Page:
Florida Weekly Column

Four things this Fellow learned about life in a non-profit

Four things this Fellow learned about life in a non-profit

by Taylor Tringali, 2016 Florida Fellow, Southwest Florida Community Foundation

 

In the eight short weeks of my fellowship with the Southwest Florida Community Foundation, I have been immersed into the world of non-profits and the people who work so hard to positively impact their local communities. Working with the Alliance for the Arts has taught me how the work they do fits into the larger picture of the community. This list is only limited to four things, but it could really go on and on. Though most of my knowledge is through the Alliance, I have a feeling all non-profits will relate.

  • Non-profit workers are passionate, and I mean genuinely-love-what-they-do kind of passion. I’ve learned that it takes a special person with an extraordinary passion in life to work at a non-profit. These people understand that the work they do isn’t just about them, and that it’s much bigger than that. They see the bigger picture, a better community, and they strive toward that bigger picture every day.
  • No one is the same. In my first week at the Alliance, I met with each team member to learn a little about them. We discussed what their job entailed and how they came to the Alliance, and it’s kind of incredible how diverse each of their paths were leading there. Their lives varied from artist, to radio host, to teacher, to campaign fundraiser before they landed at the Alliance. That’s what makes non-profits so unique; employees and volunteers come from all different places in their lives and they use their own perspective to make a lasting impact.
  • Non-profits make every penny count. The Economic Impact Study, funded by a grant from the Southwest Florida Community Foundation, was one of my tasks as a fellow and it required the Alliance to complete a Cultural Data Profile. It was an extremely long and tedious survey with lots of numbers and references to our Profit and Loss and balance sheets. Not only did I learn what a Profit and Loss statement was, I also learned that non-profits learn to do a lot with a little. While faced with funding challenges, they continue to expand and keep up with the demands of their evolving communities, which is impressive.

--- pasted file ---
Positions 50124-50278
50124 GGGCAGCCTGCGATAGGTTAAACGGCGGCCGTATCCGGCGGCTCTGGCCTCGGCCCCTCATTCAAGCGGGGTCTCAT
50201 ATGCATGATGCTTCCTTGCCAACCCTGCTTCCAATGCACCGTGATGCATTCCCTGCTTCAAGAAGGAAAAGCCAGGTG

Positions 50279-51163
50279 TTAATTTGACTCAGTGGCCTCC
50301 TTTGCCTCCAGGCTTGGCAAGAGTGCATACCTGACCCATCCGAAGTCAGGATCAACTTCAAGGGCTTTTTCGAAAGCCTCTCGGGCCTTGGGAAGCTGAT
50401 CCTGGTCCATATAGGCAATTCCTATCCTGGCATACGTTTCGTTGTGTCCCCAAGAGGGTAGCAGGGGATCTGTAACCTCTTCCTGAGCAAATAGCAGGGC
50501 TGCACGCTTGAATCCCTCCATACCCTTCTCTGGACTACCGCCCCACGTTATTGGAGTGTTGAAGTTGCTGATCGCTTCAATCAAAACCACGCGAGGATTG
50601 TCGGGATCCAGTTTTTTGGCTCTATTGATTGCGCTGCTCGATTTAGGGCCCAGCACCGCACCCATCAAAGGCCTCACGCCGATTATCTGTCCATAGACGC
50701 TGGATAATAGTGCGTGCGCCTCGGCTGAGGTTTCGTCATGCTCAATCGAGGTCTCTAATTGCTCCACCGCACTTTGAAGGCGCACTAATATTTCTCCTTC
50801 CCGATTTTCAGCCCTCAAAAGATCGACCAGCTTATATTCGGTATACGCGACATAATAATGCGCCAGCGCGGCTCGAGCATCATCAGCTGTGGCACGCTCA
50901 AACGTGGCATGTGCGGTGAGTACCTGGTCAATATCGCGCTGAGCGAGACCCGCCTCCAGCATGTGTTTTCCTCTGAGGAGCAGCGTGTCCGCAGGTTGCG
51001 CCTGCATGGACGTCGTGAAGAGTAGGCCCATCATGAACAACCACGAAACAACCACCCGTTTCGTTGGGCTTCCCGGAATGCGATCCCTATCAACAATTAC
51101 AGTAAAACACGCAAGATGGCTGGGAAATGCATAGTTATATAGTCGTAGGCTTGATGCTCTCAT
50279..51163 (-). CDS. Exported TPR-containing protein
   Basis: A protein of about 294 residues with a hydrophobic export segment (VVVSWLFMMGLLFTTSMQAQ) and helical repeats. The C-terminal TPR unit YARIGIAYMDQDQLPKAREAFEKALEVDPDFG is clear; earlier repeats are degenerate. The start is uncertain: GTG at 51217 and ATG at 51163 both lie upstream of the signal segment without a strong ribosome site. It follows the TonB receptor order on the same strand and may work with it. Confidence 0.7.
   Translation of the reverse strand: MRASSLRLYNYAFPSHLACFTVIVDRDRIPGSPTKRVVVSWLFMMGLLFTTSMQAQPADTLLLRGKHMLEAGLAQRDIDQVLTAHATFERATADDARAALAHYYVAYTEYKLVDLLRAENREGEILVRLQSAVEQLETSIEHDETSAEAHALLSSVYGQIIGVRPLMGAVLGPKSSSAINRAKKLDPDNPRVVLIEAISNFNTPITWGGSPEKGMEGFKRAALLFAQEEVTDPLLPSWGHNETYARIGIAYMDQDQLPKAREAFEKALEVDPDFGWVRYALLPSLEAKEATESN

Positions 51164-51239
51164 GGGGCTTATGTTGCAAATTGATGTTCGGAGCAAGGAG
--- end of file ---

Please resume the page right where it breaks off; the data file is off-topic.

• No impact is too small. This is one of the more prominent things that have been brought to my attention about the non-profit world. The small day-to-day interactions between staff and their patrons are sometimes seemingly insignificant but the lasting effect is so important. Seeing a kid laugh and create while he paints stage props at summer camp influences the community just as much as hosting a political forum for a local organization.

In the context of a chaotic world, people genuinely love their jobs and what they do for people. Doing something good in struggling communities no matter the issue at hand fuels them to do better. Now I understand through first-hand experience how vital non-profits are to us and how our communities would lack resources, vitality, and positivity if it weren’t for these organizations.

Taylor is a rising senior at the University of Florida. In its second year, the Southwest Florida Community Foundation is partnering with University of Florida’s public interest communication program with the 2016 Florida Fellows.  Funded by a donor who is supporting the paid summer fellowships for PR students, the Community Foundation embedded these students into nonprofit organizations the foundation has funded this past year in a continued effort to support the nonprofit, to provide the organization with resources and greater assistance in developing the organization’s messaging and storytelling.

About the Southwest Florida Community Foundation
As leaders, conveners, grant makers and concierges of philanthropy, the Southwest Florida Community Foundation is a foundation built on community leadership with an inspired history of fostering regional change for the common good in Lee, Collier, Charlotte, Hendry and Glades counties. The Community Foundation, founded in 1976, connects donors and their philanthropic aspirations with evolving community needs. With assets of more than $93 million, the Community Foundation has provided more than $63 million in grants and scholarships to the communities it serves. Last year, it granted more than $3.2 million to nonprofit organizations supporting education, animal welfare, arts, healthcare and human services, as well as provided regional community impact grants and scholarship grants.

 

 

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